Ismail Einashe

In early December, I was in Morocco’s charming capital city, Rabat, which rests along the shores of the Bouregrer River and the Atlantic Ocean. I was here for a weeklong Migrant’scène Festival that celebrates the artistic contributions of migrants in Morocco. There’s a rich program on offer that includes musical performances such as by the Afro-Moroccan fusion band, the Minority Global, led by the Ghanaian-born popular singer Reuben Odoi Yemoh. There are two theatre performances, a comedy and a circus performance as well as a number of workshops with young Moroccans and migrants led by invited artists from across Morocco and France. The program was curated by the Rabat-based anti-racism organization, GADEM (Le groupe antiraciste de défense et d'accompagnement des étrangers et migrants), which campaigns for the rights of migrants in Morocco. GADEM put this program together with support from Arts for Advocacy, an inter-disciplinary research project based at the universities of Edinburgh and Keele. 
Morocco has long been known for its history of mass emigration, but today it is a migrant hotspot. This festival was therefore about addressing this new reality in the country. Morocco is no longer just a place of transit for sub-Saharan African migrants, but one of settlement, where they often struggle to make new lives for themselves. Most have fled socio-economic and political issues in their native lands. They live in the shadows of Moroccan society and eek out an existence on its margins. Most are unemployed and in a legal limbo. They live in squalid conditions in migrant ghettoes on the outskirts of cities like Rabat and Casablanca. And they often face violence at the hands of the police and daily racism. A sub-Saharan migrant from Cameroon I met at the festival told me about his neighborhood on the outskirts of Rabat. He said whenever he and his friends cook meals together, his Moroccan neighbors bitterly complain about the smell of their African food. I told him this is exactly what white Europeans often say about Moroccans in European countries. The irony was not lost on him.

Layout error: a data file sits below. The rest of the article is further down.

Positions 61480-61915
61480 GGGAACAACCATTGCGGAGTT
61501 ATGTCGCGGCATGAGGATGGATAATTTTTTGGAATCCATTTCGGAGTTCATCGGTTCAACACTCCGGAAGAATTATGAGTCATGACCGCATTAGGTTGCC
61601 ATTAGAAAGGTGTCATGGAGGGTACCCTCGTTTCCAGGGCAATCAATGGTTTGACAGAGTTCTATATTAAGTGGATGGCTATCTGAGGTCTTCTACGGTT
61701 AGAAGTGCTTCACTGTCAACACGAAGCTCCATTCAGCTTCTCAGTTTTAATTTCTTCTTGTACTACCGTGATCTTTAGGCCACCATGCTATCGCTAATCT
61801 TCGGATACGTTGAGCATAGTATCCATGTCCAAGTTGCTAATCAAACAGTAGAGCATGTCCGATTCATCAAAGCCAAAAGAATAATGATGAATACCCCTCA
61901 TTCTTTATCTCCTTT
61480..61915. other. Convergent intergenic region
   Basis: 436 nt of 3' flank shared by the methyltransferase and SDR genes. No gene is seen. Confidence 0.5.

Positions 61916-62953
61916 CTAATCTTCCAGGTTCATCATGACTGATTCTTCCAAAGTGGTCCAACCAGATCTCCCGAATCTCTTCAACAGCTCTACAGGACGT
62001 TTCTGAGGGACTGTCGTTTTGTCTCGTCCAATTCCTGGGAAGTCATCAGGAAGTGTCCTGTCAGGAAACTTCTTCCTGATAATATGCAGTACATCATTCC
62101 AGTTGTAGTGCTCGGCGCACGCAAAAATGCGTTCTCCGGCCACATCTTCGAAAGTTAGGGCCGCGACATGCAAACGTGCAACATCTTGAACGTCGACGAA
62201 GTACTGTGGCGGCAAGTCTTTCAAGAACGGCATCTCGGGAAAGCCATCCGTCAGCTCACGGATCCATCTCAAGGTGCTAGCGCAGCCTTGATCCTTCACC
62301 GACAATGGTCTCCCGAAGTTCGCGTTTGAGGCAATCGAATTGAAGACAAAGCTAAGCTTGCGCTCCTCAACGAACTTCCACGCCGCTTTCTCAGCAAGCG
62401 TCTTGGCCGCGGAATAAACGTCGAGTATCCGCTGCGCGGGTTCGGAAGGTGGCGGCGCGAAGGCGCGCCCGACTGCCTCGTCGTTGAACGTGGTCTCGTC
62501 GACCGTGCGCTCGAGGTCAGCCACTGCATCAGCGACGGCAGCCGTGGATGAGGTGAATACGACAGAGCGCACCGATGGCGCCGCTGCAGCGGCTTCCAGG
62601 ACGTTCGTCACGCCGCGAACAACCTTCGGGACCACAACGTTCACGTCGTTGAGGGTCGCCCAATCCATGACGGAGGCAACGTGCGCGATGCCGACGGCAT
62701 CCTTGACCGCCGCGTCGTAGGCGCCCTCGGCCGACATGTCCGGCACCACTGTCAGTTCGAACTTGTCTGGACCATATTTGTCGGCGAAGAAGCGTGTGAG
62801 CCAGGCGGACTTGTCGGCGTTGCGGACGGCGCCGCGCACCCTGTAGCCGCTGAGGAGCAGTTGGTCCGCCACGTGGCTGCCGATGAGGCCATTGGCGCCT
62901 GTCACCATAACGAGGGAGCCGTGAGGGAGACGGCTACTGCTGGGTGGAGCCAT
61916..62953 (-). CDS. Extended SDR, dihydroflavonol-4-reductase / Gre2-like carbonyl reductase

Still, Morocco is no stranger to what migration means. So can it draw on its history of emigration to integrate newcomers? In the past I have spent time with Moroccans who came as guest workers to countries such as Belgium and the Netherlands in 1970s and whose children have often struggled to integrate. Indeed, the hatred of Moroccans and other migrant groups has been the basis for the rise of populist far right parties in Europe, such as far-right Dutch politician Geert Wilders. And now in Morocco, sub-Saharan migrants face the same challenges as those Moroccans who went to Europe in the 1970’s in search of a better life. They too struggle with racist attitudes and violence. A few days before I arrived in Rabat, there were violent clashes between Moroccans and sub-Saharan migrants in Casablanca.

Nevertheless, during the Migrant’scène festival it was inspiring to see the passion and energy on show.  There was the hijab-wearing young woman in a dance circus performance alongside a hilarious young Congolese migrant duo. This was followed by a delicious blend of Moroccan, Berber and African musical notes with, of course, a dash of Bob Marley thrown in.  Surely, this is a symbol of the new multicultural Morocco. This country is in a unique place and can yet serve as a model for others; its neighbors such as Algeria and Tunisia who are also increasingly struggling with how to integrate sub-Saharan migrants. Perhaps Morocco with its long history of emigration can learn from the mistakes of integration in places like The Netherlands and Belgium. As a country that knows stories of migration intimately, there’s hope for a new dawn in the gateway to Africa.

Ismail Einashe is contributing editor for Warscapes. 


Reuben Y. Odoi and the Minority Globe from Warscapes on Vimeo.